Quite often the Netto Vario on a glider panel will be a smaller (57mm) secondary instrument, while the 'main' 80mm vario is showing Speed-To-Fly.
The speed you fly a glider around a cross-country course depends on the strength of the thermals. If you expect thermals to be strong then you should fly fast between thermals. If thermals are expected to be weak then you should fly more slowly and conserve altitude so you need to climb less. This optimal flying speed to progress through the airmass is unaffected by the wind (but there are considerations as you approach upwind/downwind turnpoints).
In general, in referring to the TE or Netto reading on a variometer the pilot is generally minded to speed up in sink, and slow down in lift to achieve the optimal cross-country travel. A conservative pilot may slow down to best-glide in any lift, to milk the last drop of energy from the sky, but in this case they will not make the fastest possible progress around the course.
You tell the STF vario the strength of the thermals you're expecting - this is referred to as the MacCready setting, e.g. you might dial-in 3 knots. Using your glider polar curve the computer will calculate the optimal speed to fly between these thermals. It will then effectively shift the nominal 'zero' point for the vario to represent the sink rate you'd expect at this speed in still air such that a beeping 'lift' indication is absolutely telling the pilot to slow down, while a 'burp' is telling the pilot to speed up.
For comparison, a TE vario would be giving a continuous 'burp' if you were sinking at 2 knots while cruising in still air between thermals at (say) 80 knots even though you should probably speed up if you are expecting string thermals.
Speed-to-fly varios usually automatically switch back into 'TE' mode when you circle in a thermal.
An excellent article on 'speed-to-fly' theory is Flying Faster by John Cochrane .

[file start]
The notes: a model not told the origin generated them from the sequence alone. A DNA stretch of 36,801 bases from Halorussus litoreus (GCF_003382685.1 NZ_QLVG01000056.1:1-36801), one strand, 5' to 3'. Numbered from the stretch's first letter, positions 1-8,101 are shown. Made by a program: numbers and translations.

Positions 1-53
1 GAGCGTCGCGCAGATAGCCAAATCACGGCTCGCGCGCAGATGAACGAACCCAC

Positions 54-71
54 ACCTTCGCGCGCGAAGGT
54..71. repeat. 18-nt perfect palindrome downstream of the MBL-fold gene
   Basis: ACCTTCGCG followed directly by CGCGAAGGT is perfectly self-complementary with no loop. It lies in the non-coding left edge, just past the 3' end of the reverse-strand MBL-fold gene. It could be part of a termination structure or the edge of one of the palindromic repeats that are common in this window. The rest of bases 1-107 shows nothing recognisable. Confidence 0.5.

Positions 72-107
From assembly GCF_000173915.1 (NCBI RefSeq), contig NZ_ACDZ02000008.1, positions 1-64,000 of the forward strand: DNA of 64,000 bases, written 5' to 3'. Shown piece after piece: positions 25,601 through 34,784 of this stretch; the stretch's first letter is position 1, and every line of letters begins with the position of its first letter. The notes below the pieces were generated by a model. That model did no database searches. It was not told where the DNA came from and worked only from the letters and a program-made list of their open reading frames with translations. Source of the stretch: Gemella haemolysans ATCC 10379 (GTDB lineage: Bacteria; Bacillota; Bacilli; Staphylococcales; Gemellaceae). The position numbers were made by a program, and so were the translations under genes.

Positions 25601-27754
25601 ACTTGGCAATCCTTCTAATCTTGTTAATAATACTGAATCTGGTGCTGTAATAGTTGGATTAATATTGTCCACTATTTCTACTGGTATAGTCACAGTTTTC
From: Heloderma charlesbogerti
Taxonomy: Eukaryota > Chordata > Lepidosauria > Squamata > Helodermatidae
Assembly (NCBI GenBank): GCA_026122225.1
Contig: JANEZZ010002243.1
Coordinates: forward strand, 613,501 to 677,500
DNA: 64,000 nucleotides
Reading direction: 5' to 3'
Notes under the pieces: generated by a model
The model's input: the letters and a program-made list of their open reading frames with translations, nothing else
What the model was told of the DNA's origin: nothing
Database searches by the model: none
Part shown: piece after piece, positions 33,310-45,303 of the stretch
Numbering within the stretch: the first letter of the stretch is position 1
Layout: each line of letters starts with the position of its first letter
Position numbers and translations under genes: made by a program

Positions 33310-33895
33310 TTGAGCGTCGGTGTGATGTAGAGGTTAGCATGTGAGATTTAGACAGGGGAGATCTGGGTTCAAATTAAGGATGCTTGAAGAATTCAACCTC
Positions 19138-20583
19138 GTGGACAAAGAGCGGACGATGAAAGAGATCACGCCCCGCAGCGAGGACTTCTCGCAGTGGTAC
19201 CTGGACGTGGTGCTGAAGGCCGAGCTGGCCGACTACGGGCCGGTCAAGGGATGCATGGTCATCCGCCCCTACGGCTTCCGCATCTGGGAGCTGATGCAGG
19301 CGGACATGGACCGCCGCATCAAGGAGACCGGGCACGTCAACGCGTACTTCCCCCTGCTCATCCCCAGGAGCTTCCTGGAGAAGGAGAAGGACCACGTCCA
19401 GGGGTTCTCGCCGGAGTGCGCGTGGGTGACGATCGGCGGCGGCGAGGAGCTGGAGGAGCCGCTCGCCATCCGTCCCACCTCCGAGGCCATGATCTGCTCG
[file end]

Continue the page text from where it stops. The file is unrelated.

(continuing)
Given the data sources required by a modern STF vario, combined with inexpensive position reporting from a GPS the computer can calculate the expected arrival height at the next waypoint or the finish airport.
The calculation will use a GPS for position and will have calculated the wind (e.g. from drift in thermals or the vectors of airspeed and groundspeed). The computer vario will use the input MacCready setting to determine intended cruise airspeed, calculate the wind-adjusted glideslope using the polar, and use the current altitude to calculate the expected altitude at the destination.
Neither the pilot nor the instruments have any real foresight of the lift and sink to be encountered forwards on the journey, so in practice the glider will proceed to do a little better or worse than the calculation and the pilot learns through experience how much safety margin is required in different circumstances. The indication that you will arrive with 50 feet to spare, and seeing that indication trending upwards, is very helpful to the pilot.
It is common on the final leg of a competition task for pilots to set off on final glide even though the arrival height calculation is still negative - they will have assessed the conditions as being sufficiently strong that they will be able to dolphin through thermals and make up the energy deficit.